One More Reason To Start A Garden

Strawberries The Glycemic index is a useful tool for diabetics and us: those looking to control insulin levels throughout the day. The Index measures how much blood-sugar levels spike after you eat certain foods.

We've been talking  a lot about Paleo foods, and about eating Zone foods, but the two 'diets' aren't mutually exclusive.  To quote Greg Glassman, "There isn't a debate.  It's like asking, 'Should I wear tennis shoes, or a hat?'  Why don't you do both?"

Foods that fit the Paleo-eating template are also better suited to Zone eating, it turns out.  Vegetables cause less of a blood sugar spike than grains.  They're more slowly digested, so your pancreas doesn't overreact and gush insulin. has always kept a comprehensive lists, based on research, of the glycemic impact of different foods when eaten alone.  Combining foods helps, of course – that's why we balance carbohydrate, protein, and fat intake at every meal – but it doesn't totally negate the effect.  You can't cancel out the massive insulin spike you'll get from eating a bowl of white rice just by adding some milk.  Eating some cheese with your corn is still going to mean a blood-sugar crash a few hours later.

Kids in garden Mendosa also lists the Glycemic Loads for foods.  While the original Glycemic Index measures the quality of foods (how much they increase blood glucose,) Glycemic Load also considers the quantity of a typical serving.  Glycemic load is the GI value of the food, multiplied by a typical serving size,and divided by 100.  So, while long-grain rice can have a Glycemic Index value of  47, which isn't bad at all, most people eat at least a cup, which means that the total Glycemic Load of the meal (a 2.7, or very bad) is going to cause a huge insulin spike.

Compare to vegetables.  Green peas have a GI value of 39 (excellent,) and a Glycemic Load of 0.5 (also excellent.)  You can eat as many green peas as you like without worrying about a blood-sugar crash an hour later.

Download GI_GL_Carb_data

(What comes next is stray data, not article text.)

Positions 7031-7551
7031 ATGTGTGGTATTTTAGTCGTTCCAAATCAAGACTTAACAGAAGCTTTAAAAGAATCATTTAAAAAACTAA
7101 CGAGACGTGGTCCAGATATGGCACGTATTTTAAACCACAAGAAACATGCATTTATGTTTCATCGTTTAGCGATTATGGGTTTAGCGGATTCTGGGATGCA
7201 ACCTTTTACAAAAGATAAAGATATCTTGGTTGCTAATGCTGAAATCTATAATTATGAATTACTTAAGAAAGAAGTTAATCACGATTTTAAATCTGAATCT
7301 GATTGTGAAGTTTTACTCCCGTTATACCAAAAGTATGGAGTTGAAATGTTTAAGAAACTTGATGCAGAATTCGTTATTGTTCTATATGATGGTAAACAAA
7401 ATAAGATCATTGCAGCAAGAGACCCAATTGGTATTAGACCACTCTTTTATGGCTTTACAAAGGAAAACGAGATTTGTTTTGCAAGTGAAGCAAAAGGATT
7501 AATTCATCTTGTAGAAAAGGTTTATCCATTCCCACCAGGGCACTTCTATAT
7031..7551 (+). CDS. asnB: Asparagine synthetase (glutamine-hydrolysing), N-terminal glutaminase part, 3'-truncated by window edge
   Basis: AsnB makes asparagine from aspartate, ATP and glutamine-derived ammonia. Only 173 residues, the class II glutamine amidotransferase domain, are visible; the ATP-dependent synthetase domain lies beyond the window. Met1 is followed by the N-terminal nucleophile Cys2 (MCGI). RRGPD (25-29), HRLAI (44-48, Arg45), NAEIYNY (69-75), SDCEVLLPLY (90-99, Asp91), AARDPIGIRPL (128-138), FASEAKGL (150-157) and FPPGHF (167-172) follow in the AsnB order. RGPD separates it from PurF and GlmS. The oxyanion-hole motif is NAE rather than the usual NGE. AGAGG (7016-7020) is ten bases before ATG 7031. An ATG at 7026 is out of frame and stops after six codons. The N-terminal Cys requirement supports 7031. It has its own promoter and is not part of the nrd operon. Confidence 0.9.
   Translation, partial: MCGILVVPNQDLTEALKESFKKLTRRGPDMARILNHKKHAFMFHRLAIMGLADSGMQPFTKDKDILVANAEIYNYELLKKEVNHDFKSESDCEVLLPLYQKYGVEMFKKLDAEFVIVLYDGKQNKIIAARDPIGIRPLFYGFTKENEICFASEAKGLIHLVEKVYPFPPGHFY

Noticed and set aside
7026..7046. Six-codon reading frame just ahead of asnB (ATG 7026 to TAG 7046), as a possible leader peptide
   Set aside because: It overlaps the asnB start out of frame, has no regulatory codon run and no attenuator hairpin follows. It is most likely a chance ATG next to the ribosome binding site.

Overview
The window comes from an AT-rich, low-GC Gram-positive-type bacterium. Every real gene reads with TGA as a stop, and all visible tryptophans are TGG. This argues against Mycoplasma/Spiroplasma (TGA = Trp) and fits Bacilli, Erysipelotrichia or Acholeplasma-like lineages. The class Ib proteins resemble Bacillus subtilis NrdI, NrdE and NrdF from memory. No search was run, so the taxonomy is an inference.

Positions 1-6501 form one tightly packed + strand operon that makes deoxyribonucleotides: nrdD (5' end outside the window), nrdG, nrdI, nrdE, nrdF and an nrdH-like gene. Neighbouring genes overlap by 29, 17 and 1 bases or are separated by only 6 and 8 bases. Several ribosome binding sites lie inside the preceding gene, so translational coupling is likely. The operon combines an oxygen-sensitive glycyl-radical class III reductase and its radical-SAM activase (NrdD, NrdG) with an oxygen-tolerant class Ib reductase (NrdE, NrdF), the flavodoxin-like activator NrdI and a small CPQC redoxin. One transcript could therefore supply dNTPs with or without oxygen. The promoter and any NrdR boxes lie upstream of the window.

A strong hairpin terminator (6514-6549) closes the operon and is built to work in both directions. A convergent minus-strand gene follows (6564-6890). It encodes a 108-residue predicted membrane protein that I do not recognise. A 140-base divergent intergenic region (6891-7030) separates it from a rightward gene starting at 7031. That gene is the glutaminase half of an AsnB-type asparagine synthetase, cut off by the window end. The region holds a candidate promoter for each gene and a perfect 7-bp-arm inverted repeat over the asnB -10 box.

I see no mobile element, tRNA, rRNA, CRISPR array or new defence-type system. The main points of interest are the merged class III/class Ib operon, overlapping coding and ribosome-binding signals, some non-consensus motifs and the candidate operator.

A few other examples:

Juices – cranberry juice is often touted for its antioxidant effects. But drink a glass alone, without a meal, and it's Bonk City.  Orange juice, though, is fine.

Apples? Great.  Dried apples?  Ridiculously calorie-dense, because people still eat the same volume, even though the water's taken away. 

Strawberry jam?  Not bad!  Strawberry fruit bars, a la 'Breakfast Bars?' – brutal.  Good luck staying awake if you have a long commute, especially when eaten on an empty stomach!

The best way to eat vegetables?  Fresh, uncooked, right from your own garden.  Kids turned loose in a vegetable garden will never ask to leave.  Gardening is also extremely cathartic, very good for improving creativity, and a great reward system.

Last year, we experimented at home with seeds from Veseys.  A Canadian company, Veseys takes guesswork out of the equation: buy from them, and they don't ship plants or seeds until they're ready for shipping.  It's top-quality stuff; even my unrefined farming skills produced enough peas, carrots, potatoes and the occasional strawberry for my kids all summer.  It's a bit of work (yikes!) but the luxury of walking across your lawn for fresh green peas, right out of the pod, is hard to match.  New strawberries every day? Decadence.

Can't grow it?  Buy it.  This is our local Food Network.  Get to a farmers' market.  Until they're open, though, start planting seeds.

1 thought on “One More Reason To Start A Garden”

  1. I don’t know about up there, but here in Wisconsin / Minnesota we have Community Support Agriculture (CSA) farms[1] in which you can buy a share and have locally grown goods ready for pick up (and sometimes delivered to your door) almost immediately after picking. Between our garden, our CSA and the local farmer’s market, we have awesome, fresh and local food from late spring through late fall.
    My daughter is already chafing at the bit to help mom plant the garden[2].
    [1] –
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